Southeast Missouri State women's basketball team hangs tough on road in loss to Northern Iowa

Friday, December 2, 2011

Turnovers in the second half doomed the Southeast Missouri State women's basketball team's upset bid Thursday night.

The Redhawks led host Northern Iowa by a point at halftime, but the Panthers ran away in the second half for the 62-42 victory in Cedar Falls, Iowa.

Southeast (1-7) shot 43.5 percent from the field to build the one-point lead at the break. The Redhawks hit 3 of their 7 3-point attempts in the first half.

"We were excited about it and the kids were calm," Southeast coach Ty Margenthaler said about the halftime lead. "They were just under control. Really, as a staff, we told them we didn't play a great first half, but what we did was we played hard, so we kept ourselves in the game by playing hard and we made some shots and our defense was real consistent. My big talk at the half was possession by possession. That's what we have to worry about in the second half."

The Redhawks stayed with the Panthers, who played in the NCAA tournament last season, for the first 10 minutes of the second half. Northern Iowa (5-1) only led 40-35 with 9 minutes, 26 seconds left in the game.

But the Panthers scored the next 15 points to seize control.

"Northern Iowa came out the second half in kind of an extended 2-3 trapping zone press and we got a couple early turnovers and it really deflated us unfortunately," Margenthaler said. "We just kind of backed down. Our lack of care with the ball and we put them on the free-throw line really hurt us in the second half."

Southeast freshman Allyson Bradshaw hit a 3-pointer to snap the Panthers' run, but it was too late. The Redhawks turned over the ball six times during the Panthers' 15-0 run.

The Redhawks also struggled from the floor in the second half. They only hit 20.8 percent of their shots from the floor (5 of 24) over the final 20 minutes.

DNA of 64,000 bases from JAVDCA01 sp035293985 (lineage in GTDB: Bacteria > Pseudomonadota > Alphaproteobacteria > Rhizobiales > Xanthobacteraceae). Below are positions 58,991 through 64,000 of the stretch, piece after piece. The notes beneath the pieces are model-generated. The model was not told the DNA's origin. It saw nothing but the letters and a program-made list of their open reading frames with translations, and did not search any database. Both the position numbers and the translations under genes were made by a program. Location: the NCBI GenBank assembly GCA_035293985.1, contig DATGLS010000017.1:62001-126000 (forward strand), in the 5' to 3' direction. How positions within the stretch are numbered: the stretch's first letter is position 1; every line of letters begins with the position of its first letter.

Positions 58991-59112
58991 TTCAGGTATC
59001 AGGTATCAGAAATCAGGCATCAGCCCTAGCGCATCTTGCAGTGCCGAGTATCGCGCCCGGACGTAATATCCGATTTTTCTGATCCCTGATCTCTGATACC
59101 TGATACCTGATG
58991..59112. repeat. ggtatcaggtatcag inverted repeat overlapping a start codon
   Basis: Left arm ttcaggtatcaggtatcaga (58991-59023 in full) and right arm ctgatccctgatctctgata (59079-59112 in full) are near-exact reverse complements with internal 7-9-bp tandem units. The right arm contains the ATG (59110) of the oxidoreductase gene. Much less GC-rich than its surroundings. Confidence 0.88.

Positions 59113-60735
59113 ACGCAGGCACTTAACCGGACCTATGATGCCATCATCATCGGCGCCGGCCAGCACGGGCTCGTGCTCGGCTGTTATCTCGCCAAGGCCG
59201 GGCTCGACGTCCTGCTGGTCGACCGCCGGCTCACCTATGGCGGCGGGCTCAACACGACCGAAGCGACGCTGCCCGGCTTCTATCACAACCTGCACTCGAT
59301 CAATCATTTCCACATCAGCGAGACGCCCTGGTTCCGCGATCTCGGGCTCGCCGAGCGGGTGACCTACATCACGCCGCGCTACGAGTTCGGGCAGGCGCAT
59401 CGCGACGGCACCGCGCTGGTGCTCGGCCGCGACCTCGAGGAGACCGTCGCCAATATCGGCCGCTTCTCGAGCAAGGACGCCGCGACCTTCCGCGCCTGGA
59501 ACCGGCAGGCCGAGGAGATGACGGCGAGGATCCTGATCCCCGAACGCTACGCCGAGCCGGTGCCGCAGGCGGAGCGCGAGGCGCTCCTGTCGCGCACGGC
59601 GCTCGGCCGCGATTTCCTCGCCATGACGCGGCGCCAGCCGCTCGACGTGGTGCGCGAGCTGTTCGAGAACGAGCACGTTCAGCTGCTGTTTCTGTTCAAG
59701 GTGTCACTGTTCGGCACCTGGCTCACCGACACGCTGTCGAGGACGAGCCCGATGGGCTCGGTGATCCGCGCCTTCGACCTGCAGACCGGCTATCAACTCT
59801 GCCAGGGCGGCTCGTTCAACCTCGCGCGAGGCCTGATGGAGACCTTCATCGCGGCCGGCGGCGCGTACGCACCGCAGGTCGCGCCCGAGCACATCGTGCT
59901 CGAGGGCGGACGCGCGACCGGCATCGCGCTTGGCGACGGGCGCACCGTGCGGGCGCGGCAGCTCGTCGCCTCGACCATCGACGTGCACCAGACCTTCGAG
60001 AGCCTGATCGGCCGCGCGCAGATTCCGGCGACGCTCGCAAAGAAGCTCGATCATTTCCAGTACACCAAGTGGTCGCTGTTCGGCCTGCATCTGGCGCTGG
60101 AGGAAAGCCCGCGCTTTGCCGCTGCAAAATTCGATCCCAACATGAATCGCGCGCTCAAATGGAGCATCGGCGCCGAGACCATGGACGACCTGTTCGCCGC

"Their defense was definitely forcing us to do some things that we normally don't do," Margenthaler said. "We took some quick shots. We got a little rushed. The shots were contested pretty well. I think after turning the ball over two or three times in a row, we really got deflated.

"I talked to them at timeouts about we have to be a little more mentally tougher and not let that effect you and go on to the next play. But we've got to learn from that."

The Redhawks finished with 27 turnovers, and the Panthers scored 27 points off those turnovers. Northern Iowa committed 15 turnovers, but Southeast only managed four points off the Panthers' turnovers.

"We played probably the best team we've played all preseason, quite honestly," Margenthaler said. "They're going to be in the NCAA tournament. They're just a very, very experienced, veteran group. They have three seniors and two juniors."

Brittany Harriel and Bailie Roberts led the Redhawks with 11 points apiece. Harriel also grabbed a team-high eight rebounds.

Southeast did outrebound the Panthers 36-31.

K.K. Armstrong led Northern Iowa with 11 points, while Katelin Oney and Tiffanie Porter both added 10.

The Redhawks had to endure a 450-mile bus trip overnight and expected to arrive in Cape Girardeau around 6 a.m. today. They will return to action Saturday when they host Lindenwood University, which is transitioning from NAIA to Division II.

"It's going to be a tough game," Margenthaler said. "For a coach, it's scary because we're going to get home at 6 in the morning and we play again Saturday that [against a team that] is very well coached and is in our state. It's going to be a big thing for them and it's going to be a big thing for us too. It's going to be kind of a gut check."

Lindenwood is 3-3 this season.

The Redhawks then have a week off before playing against Western Michigan in Kalamazoo, Mich., on Dec. 10

"We're going to be glad to be home and also glad to know we're going to have two days off afterward," Margenthaler said. "We need a couple days off. We've been on the road too long and it will be nice to get away from basketball for a few days to get their minds right."

Respond to this story

Posting a comment requires free registration: